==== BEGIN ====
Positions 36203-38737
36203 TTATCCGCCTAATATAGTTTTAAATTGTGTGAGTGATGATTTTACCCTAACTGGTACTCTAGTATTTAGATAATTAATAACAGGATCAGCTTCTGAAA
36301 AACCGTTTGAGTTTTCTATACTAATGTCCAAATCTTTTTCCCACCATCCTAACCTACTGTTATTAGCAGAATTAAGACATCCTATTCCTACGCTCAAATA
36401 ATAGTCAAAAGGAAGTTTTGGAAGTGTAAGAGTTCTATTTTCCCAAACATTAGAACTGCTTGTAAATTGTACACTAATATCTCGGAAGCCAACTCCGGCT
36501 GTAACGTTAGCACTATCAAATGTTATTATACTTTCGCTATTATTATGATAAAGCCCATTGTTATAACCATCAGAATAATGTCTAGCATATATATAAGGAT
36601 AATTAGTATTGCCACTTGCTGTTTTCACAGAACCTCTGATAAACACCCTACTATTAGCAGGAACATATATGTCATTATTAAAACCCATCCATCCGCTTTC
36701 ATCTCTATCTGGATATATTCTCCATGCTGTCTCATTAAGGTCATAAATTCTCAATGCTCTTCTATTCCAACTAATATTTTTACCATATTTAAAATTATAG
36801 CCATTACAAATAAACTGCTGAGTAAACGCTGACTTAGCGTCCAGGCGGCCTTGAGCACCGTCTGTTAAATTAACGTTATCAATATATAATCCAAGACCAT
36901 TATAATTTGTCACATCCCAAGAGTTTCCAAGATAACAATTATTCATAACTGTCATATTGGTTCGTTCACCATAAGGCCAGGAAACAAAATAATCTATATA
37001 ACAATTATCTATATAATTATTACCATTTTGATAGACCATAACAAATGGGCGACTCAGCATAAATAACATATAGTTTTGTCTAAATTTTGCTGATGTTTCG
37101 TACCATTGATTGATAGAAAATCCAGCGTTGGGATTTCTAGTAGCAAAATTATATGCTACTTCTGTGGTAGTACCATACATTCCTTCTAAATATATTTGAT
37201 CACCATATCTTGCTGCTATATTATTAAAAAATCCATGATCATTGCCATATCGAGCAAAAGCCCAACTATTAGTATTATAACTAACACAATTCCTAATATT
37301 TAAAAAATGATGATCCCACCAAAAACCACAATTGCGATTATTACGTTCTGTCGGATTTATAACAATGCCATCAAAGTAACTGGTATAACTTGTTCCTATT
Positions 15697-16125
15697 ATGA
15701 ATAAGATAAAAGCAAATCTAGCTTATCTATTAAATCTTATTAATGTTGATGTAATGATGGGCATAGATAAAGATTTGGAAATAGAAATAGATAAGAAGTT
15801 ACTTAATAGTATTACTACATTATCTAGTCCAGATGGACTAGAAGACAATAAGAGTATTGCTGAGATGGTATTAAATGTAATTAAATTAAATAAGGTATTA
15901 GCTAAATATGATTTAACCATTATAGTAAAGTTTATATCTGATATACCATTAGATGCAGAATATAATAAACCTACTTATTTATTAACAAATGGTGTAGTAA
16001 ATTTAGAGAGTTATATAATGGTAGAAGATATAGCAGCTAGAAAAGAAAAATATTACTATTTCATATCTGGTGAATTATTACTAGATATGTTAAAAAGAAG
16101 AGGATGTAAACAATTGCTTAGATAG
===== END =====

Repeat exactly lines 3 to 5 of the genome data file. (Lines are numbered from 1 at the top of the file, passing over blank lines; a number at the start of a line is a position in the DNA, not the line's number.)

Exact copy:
36301 AACCGTTTGAGTTTTCTATACTAATGTCCAAATCTTTTTCCCACCATCCTAACCTACTGTTATTAGCAGAATTAAGACATCCTATTCCTACGCTCAAATA
36401 ATAGTCAAAAGGAAGTTTTGGAAGTGTAAGAGTTCTATTTTCCCAAACATTAGAACTGCTTGTAAATTGTACACTAATATCTCGGAAGCCAACTCCGGCT
36501 GTAACGTTAGCACTATCAAATGTTATTATACTTTCGCTATTATTATGATAAAGCCCATTGTTATAACCATCAGAATAATGTCTAGCATATATATAAGGAT